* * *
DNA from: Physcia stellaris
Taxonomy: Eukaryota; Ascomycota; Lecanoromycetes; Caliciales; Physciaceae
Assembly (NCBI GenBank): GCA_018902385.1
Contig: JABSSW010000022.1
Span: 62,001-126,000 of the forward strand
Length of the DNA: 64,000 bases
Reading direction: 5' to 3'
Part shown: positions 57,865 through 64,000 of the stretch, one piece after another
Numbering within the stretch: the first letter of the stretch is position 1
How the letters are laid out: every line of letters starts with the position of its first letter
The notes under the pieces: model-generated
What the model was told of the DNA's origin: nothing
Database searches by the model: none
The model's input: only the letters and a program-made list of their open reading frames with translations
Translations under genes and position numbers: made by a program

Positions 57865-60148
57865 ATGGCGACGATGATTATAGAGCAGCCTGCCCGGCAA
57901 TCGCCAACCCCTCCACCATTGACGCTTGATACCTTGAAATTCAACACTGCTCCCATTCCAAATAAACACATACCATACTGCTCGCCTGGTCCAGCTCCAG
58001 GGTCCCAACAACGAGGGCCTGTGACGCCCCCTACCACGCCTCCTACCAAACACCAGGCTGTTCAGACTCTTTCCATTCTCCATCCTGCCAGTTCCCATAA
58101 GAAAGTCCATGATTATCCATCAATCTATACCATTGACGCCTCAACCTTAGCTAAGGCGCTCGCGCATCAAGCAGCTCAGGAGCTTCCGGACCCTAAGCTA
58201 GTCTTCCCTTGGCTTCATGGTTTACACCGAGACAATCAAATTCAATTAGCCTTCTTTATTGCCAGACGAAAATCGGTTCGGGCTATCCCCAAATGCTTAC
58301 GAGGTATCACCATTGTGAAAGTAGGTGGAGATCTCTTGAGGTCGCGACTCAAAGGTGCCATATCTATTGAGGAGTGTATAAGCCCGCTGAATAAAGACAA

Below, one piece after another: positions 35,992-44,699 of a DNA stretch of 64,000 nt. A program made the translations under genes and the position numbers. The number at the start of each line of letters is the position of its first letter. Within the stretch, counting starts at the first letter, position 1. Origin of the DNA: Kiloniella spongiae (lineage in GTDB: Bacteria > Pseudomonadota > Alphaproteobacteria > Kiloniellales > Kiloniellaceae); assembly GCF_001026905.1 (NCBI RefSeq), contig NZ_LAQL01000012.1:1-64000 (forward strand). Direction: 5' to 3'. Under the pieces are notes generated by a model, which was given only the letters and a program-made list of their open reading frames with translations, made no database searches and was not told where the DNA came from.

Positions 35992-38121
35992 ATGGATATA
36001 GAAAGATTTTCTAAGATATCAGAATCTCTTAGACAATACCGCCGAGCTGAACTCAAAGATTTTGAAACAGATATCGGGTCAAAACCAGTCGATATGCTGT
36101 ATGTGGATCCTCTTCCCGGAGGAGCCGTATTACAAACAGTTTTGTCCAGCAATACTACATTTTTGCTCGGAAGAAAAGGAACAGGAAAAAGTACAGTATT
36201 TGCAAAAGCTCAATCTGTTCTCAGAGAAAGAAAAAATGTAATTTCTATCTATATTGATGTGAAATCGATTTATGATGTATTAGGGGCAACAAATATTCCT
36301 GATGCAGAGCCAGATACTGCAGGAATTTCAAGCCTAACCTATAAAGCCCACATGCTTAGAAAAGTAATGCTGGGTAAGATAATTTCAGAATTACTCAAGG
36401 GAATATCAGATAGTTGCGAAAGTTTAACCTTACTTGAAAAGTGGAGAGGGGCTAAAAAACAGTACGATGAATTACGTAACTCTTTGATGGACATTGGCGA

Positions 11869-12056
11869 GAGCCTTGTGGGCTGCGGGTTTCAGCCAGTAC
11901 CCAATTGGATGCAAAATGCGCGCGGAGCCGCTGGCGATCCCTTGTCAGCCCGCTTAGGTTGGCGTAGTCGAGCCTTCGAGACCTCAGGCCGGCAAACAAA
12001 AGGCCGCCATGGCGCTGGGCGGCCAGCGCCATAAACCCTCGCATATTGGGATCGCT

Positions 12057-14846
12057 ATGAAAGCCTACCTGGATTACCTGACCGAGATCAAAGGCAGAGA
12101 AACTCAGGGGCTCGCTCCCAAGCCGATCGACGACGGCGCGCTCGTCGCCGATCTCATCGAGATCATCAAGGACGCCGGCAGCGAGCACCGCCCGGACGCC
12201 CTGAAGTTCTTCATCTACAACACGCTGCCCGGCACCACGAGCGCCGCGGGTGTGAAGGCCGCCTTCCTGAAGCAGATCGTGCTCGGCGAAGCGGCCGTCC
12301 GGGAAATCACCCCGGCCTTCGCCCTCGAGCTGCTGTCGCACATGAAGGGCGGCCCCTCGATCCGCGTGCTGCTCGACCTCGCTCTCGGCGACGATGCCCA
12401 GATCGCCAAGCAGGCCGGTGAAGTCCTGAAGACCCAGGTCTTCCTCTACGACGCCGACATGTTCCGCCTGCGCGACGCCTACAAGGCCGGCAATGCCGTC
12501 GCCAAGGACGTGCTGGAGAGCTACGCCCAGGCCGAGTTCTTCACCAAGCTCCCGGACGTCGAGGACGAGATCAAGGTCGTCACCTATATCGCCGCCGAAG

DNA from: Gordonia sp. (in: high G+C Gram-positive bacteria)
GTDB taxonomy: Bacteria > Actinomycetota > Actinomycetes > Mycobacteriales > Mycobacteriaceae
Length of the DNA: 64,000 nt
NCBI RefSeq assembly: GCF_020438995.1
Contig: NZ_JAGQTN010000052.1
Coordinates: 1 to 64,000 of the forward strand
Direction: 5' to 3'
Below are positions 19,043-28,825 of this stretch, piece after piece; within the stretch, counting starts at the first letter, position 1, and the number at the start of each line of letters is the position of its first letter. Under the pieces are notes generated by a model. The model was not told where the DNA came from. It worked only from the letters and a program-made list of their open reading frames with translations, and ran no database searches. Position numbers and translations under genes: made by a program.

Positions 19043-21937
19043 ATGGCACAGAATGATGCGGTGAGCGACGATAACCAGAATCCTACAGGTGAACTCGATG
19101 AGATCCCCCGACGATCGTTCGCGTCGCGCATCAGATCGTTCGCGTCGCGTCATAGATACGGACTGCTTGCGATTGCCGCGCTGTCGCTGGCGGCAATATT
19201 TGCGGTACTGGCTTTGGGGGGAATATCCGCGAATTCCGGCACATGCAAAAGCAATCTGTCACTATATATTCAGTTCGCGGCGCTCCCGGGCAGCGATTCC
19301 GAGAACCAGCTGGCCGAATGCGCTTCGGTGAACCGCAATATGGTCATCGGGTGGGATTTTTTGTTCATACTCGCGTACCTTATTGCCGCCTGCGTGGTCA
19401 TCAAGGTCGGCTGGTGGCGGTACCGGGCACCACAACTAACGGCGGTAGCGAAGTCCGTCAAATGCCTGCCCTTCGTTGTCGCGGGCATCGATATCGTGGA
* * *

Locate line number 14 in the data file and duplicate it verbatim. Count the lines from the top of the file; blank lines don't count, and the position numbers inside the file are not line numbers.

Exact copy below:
The model's input: only the letters and a program-made list of their open reading frames with translations